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Will Electric Utilities Embrace the Paradigm Shift?

The electric utility industry is currently in the midst of a major paradigm shift that could arguably be classified as one of the most important industry transitions of the 21st century. Successful paradigm shifts usually begin slowly and take time to gain momentum, but eventually there is a tipping point. The tell-tale indicator of a tipping point is credible market competition. If one takes an objective look at the trends over the last decade in financial and energy generation markets, public policy, and the evolution of the consumer, it is clear that material competition not only exists but is also growing rapidly. We will explore three facets of this paradigm shift, namely the evolution of the energy ecosystem, the energy consumer, and the utility mindset.

The Evolving Energy Ecosystem

Let’s first explore a simplified diagram of the traditional energy ecosystem that groups the key players, their respective roles, and the interconnections between them.

1.    Energy Information Providers — Informational sources that provide data, insight, and strategic guidance to the energy industry

2.    Energy Solutions Providers — Companies that provide implementation technologies and systems to support the energy industry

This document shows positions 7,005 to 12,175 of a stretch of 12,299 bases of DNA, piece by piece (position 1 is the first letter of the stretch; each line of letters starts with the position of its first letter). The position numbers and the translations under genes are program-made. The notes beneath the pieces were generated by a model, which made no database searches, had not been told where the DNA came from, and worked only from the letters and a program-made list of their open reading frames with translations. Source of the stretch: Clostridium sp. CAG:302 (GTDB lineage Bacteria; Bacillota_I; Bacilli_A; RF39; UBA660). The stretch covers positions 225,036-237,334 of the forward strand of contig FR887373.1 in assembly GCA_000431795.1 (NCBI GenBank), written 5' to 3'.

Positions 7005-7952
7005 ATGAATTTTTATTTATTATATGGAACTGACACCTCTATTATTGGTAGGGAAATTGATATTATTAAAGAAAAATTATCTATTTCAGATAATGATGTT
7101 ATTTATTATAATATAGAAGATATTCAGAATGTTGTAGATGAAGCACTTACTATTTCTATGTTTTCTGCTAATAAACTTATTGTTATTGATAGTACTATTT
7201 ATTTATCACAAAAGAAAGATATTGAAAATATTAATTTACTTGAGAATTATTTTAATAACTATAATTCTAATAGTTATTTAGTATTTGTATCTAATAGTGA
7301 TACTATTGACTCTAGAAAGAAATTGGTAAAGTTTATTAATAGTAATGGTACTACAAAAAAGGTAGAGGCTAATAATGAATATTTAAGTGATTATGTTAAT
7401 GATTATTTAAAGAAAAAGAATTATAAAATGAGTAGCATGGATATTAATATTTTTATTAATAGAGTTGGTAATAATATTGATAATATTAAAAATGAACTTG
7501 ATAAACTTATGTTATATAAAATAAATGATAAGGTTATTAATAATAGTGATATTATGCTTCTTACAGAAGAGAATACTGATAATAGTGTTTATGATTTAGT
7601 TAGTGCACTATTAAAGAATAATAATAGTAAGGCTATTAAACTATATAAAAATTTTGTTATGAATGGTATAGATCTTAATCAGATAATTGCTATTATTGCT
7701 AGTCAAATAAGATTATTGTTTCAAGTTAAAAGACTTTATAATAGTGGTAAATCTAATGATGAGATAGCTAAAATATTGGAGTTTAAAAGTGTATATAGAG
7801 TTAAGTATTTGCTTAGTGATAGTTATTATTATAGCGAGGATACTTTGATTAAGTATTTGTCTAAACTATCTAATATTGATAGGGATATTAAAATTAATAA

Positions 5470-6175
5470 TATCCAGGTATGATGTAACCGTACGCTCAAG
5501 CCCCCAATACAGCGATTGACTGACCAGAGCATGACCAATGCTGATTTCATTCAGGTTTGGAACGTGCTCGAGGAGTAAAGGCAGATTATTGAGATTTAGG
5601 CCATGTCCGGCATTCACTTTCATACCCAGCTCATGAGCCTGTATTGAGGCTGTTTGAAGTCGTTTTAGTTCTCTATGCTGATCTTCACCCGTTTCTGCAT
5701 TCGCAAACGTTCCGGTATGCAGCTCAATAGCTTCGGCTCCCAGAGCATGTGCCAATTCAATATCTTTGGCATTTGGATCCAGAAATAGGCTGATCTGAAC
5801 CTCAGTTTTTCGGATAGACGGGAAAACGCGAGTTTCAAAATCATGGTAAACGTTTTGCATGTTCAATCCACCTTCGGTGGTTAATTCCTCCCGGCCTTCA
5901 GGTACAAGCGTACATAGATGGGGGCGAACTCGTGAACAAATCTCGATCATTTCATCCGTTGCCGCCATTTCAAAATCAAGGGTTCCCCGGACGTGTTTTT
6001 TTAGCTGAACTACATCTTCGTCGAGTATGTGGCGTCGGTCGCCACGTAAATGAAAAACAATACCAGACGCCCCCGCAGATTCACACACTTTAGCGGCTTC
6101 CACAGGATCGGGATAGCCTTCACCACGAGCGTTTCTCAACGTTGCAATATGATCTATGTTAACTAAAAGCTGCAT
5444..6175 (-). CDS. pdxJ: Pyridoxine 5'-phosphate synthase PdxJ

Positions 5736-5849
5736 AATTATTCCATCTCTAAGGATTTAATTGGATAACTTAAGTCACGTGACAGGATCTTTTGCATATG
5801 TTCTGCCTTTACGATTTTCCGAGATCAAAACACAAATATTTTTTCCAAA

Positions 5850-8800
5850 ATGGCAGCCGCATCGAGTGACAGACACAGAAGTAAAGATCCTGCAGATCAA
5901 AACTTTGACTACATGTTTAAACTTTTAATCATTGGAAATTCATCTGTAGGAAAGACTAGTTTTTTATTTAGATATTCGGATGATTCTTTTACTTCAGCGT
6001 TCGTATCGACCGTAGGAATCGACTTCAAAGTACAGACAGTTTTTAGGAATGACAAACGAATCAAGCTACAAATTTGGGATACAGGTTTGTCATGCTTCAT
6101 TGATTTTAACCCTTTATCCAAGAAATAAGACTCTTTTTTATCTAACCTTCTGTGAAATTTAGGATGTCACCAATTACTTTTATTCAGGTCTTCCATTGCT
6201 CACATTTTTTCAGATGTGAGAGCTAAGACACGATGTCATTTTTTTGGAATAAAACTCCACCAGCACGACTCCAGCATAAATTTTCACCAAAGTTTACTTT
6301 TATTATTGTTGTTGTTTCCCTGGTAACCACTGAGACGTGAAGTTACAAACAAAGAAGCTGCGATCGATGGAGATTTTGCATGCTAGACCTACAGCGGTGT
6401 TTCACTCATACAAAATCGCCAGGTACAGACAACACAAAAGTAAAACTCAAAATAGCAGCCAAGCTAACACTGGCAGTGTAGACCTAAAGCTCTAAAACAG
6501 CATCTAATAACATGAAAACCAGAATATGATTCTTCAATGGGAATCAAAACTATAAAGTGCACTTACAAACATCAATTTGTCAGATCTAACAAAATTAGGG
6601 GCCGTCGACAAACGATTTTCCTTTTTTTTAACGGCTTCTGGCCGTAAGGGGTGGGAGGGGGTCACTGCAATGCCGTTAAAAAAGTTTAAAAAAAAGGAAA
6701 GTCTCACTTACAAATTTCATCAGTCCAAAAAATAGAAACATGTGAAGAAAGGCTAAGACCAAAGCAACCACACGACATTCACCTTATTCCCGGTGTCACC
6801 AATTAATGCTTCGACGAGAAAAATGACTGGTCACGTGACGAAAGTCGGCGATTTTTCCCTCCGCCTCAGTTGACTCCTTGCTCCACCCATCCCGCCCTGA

3.    Energy Providers — Entities that produce or provide electrical energy services

Electrical utilities have traditionally played a crucial role as the primary energy provider. In fact, an energy ecosystem based on central station generation would fall apart without electric utilities. Without energy, there are no energy consumers and no need for information or solutions providers. But what does the energy ecosystem look like when a greater focus is placed on distributed energy resources (DERs)?

In a DER-focused energy ecosystem, the role of the information provider is relatively similar. The primary difference is in terms of the increasing speed and volume of information transfer. Energy solutions providers have made the most notable shift, both in terms of scope (types of solutions provided) and channels (types of customers pursued). As a result, energy consumers have a much wider swath of implementation solutions to choose from, resulting in increased consumer optionality and control.

The Evolving Energy Consumer

For nearly a century, utilities have met the electrical needs of their customers without facing much of a competitive threat. Ironically, the customers that the utilities have faithfully served are now becoming their primary sources of competition. The other irony for utilities is that the DER transition will not only result in multi-directional power flow on the grid, but also in a power shift between them and their customers.

Residential customers are becoming more concerned with their individual role in the energy sector. Motivations are largely informed by financial return, but are also driven by other topics, such as energy independence, environmental stewardship, and relational relevance.

Governmental entities, at all levels, are driven by a growing public interest in “green” initiatives and in developing and implementing related legislative and regulatory mandates.